By Marina Makary
The Giza Criminal Court postponed the trial of 31 defendants charged with killing prominent Shi’a cleric Hassan Shehata and three others to 10 February, due to the absence of some defendants, state media reported.
On 23 June 2013, Shehata, two of his siblings and a student were killed, while dozens were injured as a result of religious intolerance in the town of Abu Mussalam, in Giza. The killing took place when approximately 24 Shi’as gathered at a local residence to celebrate the birth of Imam Mohammed ibn Hassan Al-Mahdi, believed to be the 12th and last imam of Shi’a Islam. The gathering was attacked by a mob armed with Molotov cocktails and other weapons.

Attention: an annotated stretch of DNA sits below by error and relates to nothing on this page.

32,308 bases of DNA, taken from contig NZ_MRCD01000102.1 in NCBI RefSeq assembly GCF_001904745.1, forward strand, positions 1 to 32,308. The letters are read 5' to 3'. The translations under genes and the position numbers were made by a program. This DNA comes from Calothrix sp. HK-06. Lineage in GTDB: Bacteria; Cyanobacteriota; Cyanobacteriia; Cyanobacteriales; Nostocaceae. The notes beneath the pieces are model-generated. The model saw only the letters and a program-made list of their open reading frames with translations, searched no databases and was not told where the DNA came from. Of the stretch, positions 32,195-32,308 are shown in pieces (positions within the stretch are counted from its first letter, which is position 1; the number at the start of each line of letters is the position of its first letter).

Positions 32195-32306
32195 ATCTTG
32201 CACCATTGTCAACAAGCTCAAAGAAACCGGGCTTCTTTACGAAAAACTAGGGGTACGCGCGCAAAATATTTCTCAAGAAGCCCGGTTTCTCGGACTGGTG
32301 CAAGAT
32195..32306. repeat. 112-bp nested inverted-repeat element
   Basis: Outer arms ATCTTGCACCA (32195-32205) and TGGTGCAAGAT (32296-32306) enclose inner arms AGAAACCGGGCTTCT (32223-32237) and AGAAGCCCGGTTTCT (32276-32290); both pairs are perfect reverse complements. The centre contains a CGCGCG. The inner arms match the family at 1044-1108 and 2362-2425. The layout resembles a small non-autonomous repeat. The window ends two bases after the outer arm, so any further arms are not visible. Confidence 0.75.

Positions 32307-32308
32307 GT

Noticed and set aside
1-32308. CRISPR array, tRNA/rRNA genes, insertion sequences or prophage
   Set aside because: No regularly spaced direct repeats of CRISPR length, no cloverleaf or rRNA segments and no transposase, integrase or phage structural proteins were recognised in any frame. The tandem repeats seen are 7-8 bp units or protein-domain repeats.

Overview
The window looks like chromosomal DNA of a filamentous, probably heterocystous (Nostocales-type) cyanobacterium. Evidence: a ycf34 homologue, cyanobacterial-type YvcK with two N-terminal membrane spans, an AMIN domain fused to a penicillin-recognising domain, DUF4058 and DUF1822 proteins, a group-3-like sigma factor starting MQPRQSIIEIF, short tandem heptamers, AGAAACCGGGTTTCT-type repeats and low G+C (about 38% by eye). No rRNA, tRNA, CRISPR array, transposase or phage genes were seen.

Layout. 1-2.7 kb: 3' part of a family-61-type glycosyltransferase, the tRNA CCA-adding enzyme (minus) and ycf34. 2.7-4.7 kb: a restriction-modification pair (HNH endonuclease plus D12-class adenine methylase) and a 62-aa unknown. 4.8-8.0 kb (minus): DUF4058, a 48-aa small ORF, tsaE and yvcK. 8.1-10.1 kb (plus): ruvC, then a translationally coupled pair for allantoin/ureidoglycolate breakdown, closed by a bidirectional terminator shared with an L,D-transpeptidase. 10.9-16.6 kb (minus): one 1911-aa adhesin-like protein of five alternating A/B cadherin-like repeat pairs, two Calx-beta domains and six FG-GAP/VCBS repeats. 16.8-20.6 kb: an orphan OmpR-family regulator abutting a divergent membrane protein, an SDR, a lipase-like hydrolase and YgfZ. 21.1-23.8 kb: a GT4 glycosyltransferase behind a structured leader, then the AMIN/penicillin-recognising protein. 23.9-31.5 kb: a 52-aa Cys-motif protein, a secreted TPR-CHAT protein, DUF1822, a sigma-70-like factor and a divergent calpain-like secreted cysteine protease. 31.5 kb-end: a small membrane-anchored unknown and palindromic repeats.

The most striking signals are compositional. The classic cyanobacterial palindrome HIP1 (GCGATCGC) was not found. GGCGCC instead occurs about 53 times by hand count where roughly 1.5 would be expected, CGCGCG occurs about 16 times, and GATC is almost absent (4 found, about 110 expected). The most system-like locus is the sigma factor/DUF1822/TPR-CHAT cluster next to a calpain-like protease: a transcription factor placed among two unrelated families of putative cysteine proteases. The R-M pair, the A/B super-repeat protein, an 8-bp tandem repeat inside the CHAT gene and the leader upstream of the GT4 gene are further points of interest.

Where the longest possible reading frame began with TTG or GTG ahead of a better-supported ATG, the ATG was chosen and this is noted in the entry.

The Egyptian Initiative for Personal Rights (EIPR) had previously stated the incident was due to years of incitement against the minority religious group. The group said this was conducted by the leaders of Al-Azhar, state agencies, and different Islamic movements, which repeatedly considered the presence of Shi’a Muslims in the country a threat.
There are no official government statistics on Egypt’s Shi’a population, but it is estimated to be under 1% of the population, according to a 2012 US State Department on religious freedom report.